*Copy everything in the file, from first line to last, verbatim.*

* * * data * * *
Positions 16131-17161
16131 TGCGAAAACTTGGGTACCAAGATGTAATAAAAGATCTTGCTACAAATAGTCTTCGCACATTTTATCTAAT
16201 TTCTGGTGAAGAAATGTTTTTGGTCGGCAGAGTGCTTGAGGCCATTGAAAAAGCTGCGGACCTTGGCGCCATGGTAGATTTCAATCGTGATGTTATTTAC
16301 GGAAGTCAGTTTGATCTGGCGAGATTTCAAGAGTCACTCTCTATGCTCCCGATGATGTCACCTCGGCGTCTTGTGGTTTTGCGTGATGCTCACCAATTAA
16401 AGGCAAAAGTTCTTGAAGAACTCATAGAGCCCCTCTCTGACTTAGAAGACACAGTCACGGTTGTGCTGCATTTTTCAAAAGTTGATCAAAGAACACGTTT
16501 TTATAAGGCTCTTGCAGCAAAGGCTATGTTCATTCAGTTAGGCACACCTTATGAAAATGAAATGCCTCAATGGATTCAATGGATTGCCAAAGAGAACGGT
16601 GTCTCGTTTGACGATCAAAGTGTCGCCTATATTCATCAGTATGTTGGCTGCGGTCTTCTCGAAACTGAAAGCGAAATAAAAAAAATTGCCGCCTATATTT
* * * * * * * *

Positions 16131-17161
16131 TGCGAAAACTTGGGTACCAAGATGTAATAAAAGATCTTGCTACAAATAGTCTTCGCACATTTTATCTAAT
16201 TTCTGGTGAAGAAATGTTTTTGGTCGGCAGAGTGCTTGAGGCCATTGAAAAAGCTGCGGACCTTGGCGCCATGGTAGATTTCAATCGTGATGTTATTTAC
16301 GGAAGTCAGTTTGATCTGGCGAGATTTCAAGAGTCACTCTCTATGCTCCCGATGATGTCACCTCGGCGTCTTGTGGTTTTGCGTGATGCTCACCAATTAA
16401 AGGCAAAAGTTCTTGAAGAACTCATAGAGCCCCTCTCTGACTTAGAAGACACAGTCACGGTTGTGCTGCATTTTTCAAAAGTTGATCAAAGAACACGTTT
16501 TTATAAGGCTCTTGCAGCAAAGGCTATGTTCATTCAGTTAGGCACACCTTATGAAAATGAAATGCCTCAATGGATTCAATGGATTGCCAAAGAGAACGGT
16601 GTCTCGTTTGACGATCAAAGTGTCGCCTATATTCATCAGTATGTTGGCTGCGGTCTTCTCGAAACTGAAAGCGAAATAAAAAAAATTGCCGCCTATATTT